The definition of the term “property” is found under Sub-Section (27) of Section 3 of the Code which included money, goods, land and actionable claims amongst other elements within its scope.
The NCLT noted that the Committee of Creditors of the Corporate Debtor had resolved unanimously by way of a vote to not release the goods to the Applicant which gave rise to the reasoning that such a resolution was to bar the Applicant from the “recovery” of its goods while in a strict sense, the claim of the Applicant was not for recovery of money or goods at the first place.
From the side of the Applicant, a legal argument was raised that the admitted position of supply of goods was not denied by the Resolution Professional. Further, it is pleaded that provisions of Section 14 do not apply in this situation because the material supplied do not fall under the category of essential goods or services. The Ld. Counsel has informed that “Essential Supplies” are defined under Regulation 32 of IBBI (Insolvency Resolution Process and Corporate Persons) Regulation 2016 which includes and shall mean electricity, water, telecommunication services and information technology services.
CONCLUDING VIEW
The primary reasoning of the NCLT for relying upon the provisions of Section 18 of the Code and the explanation provided therein was answered by way of a fine distinction between the areas of operation of Section 14 Code vis-à-vis Section 18 of the Code.
The NCLT noted that Section 14 is with regards to the property which is occupied or in possession of the Corporate Debtor and when read with Section 3(27) of the Code, it did include money, goods, land etc. Thus, if the property as defined under Section 3 is with the Corporate debtor then the same cannot be recovered from the Corporate Debtor.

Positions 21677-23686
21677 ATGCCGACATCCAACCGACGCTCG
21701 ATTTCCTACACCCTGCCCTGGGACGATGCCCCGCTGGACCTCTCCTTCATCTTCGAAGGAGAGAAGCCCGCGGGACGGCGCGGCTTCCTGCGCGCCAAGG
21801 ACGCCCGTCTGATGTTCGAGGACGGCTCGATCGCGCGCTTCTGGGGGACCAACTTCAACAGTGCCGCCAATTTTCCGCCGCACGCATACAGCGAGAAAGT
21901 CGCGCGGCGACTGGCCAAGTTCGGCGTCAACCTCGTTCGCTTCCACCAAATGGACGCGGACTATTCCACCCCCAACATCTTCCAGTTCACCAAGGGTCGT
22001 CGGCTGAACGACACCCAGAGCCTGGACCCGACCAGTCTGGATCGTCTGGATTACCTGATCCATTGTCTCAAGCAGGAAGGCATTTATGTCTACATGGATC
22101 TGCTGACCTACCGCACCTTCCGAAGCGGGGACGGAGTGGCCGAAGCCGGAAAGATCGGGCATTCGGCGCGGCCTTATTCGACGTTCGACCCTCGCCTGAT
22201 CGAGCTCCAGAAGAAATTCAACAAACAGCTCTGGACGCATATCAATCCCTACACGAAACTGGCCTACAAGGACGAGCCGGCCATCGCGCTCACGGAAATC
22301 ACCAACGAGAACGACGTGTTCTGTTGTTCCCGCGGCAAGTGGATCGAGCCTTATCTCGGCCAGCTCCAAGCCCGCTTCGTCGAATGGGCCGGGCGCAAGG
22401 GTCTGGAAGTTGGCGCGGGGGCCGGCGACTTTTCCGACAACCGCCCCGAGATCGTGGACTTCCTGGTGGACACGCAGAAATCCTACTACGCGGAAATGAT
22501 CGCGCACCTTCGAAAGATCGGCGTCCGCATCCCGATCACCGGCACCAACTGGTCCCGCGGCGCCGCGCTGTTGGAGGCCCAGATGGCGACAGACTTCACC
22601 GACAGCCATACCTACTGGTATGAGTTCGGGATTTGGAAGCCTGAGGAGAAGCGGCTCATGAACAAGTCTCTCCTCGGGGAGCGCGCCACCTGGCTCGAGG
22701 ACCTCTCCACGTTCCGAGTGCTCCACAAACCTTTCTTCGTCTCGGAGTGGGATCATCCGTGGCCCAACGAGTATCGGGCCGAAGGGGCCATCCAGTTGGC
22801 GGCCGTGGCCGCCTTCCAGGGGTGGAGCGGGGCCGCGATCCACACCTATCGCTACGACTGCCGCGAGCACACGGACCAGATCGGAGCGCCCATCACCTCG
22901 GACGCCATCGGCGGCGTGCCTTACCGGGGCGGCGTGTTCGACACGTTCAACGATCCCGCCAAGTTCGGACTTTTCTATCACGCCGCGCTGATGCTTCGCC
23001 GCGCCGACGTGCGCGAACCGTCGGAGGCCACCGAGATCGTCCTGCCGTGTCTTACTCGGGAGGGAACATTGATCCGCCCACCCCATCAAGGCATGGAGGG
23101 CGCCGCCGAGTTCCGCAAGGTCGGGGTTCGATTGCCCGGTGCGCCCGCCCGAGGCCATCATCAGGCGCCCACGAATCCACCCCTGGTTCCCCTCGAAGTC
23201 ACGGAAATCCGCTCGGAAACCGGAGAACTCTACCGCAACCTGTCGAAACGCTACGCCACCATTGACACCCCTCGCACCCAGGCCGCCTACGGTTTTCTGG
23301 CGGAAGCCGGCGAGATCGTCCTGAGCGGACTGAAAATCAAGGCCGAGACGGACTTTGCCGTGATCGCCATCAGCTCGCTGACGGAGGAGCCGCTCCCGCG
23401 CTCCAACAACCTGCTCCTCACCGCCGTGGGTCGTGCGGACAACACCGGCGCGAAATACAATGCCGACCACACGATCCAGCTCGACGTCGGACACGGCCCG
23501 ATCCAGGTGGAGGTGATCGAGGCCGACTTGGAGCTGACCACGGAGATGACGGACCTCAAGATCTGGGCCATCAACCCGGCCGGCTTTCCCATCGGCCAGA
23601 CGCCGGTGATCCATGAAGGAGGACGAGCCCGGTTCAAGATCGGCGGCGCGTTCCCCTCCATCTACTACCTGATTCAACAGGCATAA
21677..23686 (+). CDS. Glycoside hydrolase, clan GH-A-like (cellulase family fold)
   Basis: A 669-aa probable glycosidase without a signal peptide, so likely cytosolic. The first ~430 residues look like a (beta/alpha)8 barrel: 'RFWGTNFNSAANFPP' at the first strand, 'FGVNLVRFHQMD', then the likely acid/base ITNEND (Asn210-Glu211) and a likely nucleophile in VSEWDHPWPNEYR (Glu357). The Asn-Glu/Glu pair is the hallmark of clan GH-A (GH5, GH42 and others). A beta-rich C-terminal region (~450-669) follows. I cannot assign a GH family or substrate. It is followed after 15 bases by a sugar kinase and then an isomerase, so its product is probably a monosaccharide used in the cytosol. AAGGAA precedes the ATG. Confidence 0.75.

This was taken to be the general rule of operation.
The distinction was thus brought out by the Explanation as provided for under Section 18 wherein “asset” as provided for therein did not include the assets owned by a third party in possession of Corporate Debtor, either
Under trust or;
Under a contractual arrangement including bailment.
Thus, the exception to the general rule is only when the “asset” is either a trust asset or an asset in possession owing to contractual arrangement.
Hence it was concluded that an exception could easily be drawn to the general rule under Section 14 by the Explanation under Section 18 but it was limited in its operation.
The factual matrix had already established, and nor it was ever disputed, that the raw materials were provided to the Corporate Debtor under a contractual arrangement.
AMLEGALS REMARKS
In the present case, the NCLT points out that while Section 14 in the general rule, the Explanation to Section 18 is the exception to this rule.
While making this conclusion, it is important to note that the scope of operation of this exception is limited by the Code itself as provided for under the Explanation to Section 18.
An asset owned by a third party but in possession of the Corporate Debtor shall not stand to be included under Clause (f) of Sub-Section (1) of Section 18 of the Code.
What is important to note further which the NCLT could have emphasized on is that in order to seek relief in the light of the Explanation for Section 18, the party seeking such relief should prima facie be a third party in addition to the other conditions stated therein.                                                                                                                                                                              
For queries/feedback/comments, please feel free to connect with us on rohit.lalwani@amlegals.com 
The content is purely an academic analysis under “Legal intelligence Series”.